Raising athletically gifted kids

Intelligence isn't the only way children can be gifted. Some kids who are super smart in math, reading or other subjects also have an affinity for sports. Their drive and intellect can help them understand and make complicated plays. Here are some tips for raising an athletically gifted kid:

Talk about perfectionism 
Just like kids can be perfectionists with their schoolwork or personal projects, gifted children can have a similar attitude about sports. Whether it's kicking the soccer ball in the manner of David Beckham or hitting a homer like Sammy Sosa, these kids will likely strive for perfection. While doing well at something can be great, that desire can also be harmful in the event of a less-than-stellar game. Make sure your gifted kids understand that they don't have to be perfect. Sometimes they will have bad plays and screw up and that's OK – it's human nature. 

Discuss priorities 
When children are amazing athletes, they may not want to focus on schoolwork. Since they are naturally gifted at throwing or hitting or serving, their desire to do other things they aren't as good at may dwindle. Discuss what is important with your kids so they understand that schoolwork comes before sports. Athletic activities can be a great way to gain skills and friends, but earning good grades is more important. This may mean your gifted children have to do homework before practice, or don't play in a game if their grades go below a certain level. Schools also keep an eye on students' grades to ensure they are performing well academically and can be cleared to play.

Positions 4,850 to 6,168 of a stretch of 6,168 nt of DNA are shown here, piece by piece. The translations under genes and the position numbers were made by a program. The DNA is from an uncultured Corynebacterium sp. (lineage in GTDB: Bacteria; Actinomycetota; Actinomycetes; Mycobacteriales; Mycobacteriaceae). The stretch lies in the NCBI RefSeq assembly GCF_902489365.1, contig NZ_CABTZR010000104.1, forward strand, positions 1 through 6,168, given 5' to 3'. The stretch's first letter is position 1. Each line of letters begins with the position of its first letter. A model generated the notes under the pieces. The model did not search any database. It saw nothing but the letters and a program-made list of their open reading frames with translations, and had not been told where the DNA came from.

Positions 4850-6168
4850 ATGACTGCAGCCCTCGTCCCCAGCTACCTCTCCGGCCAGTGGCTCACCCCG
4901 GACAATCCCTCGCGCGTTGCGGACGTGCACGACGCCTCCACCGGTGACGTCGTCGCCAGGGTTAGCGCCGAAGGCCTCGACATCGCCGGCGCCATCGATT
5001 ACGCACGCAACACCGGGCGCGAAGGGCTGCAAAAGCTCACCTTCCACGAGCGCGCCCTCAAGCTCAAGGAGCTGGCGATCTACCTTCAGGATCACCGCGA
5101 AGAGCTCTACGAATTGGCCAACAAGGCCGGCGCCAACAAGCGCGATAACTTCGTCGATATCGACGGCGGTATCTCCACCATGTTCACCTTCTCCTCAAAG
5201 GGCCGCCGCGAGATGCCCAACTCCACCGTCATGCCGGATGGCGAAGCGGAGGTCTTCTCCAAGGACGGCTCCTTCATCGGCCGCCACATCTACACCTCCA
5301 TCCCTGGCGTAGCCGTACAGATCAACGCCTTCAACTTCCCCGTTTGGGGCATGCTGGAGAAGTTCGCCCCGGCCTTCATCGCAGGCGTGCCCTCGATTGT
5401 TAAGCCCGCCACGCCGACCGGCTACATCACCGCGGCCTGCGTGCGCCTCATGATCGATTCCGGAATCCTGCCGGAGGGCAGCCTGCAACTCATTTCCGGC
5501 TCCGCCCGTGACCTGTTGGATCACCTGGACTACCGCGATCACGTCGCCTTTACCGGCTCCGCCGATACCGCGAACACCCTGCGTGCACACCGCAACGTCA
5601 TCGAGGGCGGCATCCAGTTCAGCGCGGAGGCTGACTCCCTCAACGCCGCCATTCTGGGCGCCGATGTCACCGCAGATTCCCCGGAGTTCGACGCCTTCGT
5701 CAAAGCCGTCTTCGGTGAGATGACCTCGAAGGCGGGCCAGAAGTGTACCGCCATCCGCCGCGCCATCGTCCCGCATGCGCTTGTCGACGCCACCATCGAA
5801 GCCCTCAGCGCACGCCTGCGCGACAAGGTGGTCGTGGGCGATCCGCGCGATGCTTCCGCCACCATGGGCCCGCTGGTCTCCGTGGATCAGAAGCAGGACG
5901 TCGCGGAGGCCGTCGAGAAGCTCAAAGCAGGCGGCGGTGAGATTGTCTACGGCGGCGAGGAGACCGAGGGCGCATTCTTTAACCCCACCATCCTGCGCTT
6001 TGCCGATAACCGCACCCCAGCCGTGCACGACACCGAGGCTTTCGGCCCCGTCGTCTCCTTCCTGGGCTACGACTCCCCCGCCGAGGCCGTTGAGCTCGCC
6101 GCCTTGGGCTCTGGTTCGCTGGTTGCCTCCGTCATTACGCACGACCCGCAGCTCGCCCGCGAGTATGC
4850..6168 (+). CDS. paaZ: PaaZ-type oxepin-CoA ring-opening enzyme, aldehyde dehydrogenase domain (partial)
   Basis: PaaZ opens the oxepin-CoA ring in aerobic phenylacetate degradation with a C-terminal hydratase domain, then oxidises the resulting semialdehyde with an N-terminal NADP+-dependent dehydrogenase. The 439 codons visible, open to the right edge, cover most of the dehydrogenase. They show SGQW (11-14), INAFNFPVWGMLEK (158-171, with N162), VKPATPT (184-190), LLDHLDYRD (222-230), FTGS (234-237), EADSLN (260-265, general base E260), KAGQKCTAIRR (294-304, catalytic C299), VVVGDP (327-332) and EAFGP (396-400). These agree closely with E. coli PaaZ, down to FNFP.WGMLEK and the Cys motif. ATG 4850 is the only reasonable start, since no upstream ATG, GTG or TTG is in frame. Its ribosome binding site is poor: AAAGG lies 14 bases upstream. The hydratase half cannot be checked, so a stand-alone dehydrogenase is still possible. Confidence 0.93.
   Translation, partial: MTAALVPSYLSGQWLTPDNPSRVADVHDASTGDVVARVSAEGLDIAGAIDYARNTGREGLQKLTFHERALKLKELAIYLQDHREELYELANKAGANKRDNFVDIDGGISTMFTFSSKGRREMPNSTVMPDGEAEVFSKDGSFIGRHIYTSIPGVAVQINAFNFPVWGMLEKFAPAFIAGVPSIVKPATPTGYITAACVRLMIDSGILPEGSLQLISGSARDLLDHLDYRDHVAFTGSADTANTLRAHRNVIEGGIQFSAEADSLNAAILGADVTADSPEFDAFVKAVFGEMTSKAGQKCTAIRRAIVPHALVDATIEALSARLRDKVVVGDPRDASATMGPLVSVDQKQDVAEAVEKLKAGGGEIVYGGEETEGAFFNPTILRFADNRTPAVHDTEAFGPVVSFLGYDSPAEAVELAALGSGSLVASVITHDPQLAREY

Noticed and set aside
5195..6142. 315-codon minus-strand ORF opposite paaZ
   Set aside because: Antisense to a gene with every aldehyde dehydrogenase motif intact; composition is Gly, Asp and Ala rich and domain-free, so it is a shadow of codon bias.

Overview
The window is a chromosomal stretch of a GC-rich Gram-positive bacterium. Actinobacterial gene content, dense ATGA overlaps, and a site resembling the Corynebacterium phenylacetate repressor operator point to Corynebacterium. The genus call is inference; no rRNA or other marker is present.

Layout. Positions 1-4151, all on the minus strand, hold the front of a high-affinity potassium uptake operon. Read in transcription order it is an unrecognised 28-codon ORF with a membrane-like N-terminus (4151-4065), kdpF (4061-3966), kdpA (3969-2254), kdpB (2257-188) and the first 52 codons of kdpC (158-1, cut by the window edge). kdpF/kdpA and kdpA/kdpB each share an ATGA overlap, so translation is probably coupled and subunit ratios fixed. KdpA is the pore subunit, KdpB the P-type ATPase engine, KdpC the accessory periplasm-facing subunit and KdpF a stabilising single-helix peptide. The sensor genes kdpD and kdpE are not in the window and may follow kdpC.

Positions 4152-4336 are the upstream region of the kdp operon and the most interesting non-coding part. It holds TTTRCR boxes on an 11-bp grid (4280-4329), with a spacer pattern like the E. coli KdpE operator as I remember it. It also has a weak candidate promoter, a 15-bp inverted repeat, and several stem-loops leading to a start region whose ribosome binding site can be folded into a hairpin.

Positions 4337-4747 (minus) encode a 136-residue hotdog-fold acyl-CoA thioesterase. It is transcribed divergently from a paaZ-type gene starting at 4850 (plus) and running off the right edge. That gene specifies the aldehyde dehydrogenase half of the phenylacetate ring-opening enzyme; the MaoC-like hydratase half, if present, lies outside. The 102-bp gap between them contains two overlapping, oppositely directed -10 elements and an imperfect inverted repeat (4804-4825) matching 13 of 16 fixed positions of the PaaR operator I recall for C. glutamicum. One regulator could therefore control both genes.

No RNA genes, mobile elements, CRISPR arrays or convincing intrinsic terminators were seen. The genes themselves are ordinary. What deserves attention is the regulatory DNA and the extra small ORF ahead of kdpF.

Encourage teamwork 
Gifted kids may have trouble working with their peers. Their high intellect can make them feel as though it's not worth their time to collaborate with students of their same age. The same rings true with talented athletes. Instead of passing the ball or running plays, your gifted kids may become a ball hog and not even acknowledge the presence of their teammates. Talk with your children about why teamwork is important. Learning this early on will greatly help your kids' academic and professional lives. Gifted children can be a great resource for other kids to learn from, and they can learn things from their peers, regardless of their intellectual levels.

Talk about the future
Does your gifted kid want to become a scientist? Or maybe a professional baseball player? Both are valid professions, but they each require different areas of focus. Gifted students don't have to know exactly what they want to be when they grow up, but following their interests can help them stay focused in school and on personal growth projects. Feed their curiosity with family field trips to museums or sports matches. Nurture both their minds and physical skills so when your kids are ready to choose between a sports career and something else, they have the skills to pursue either.

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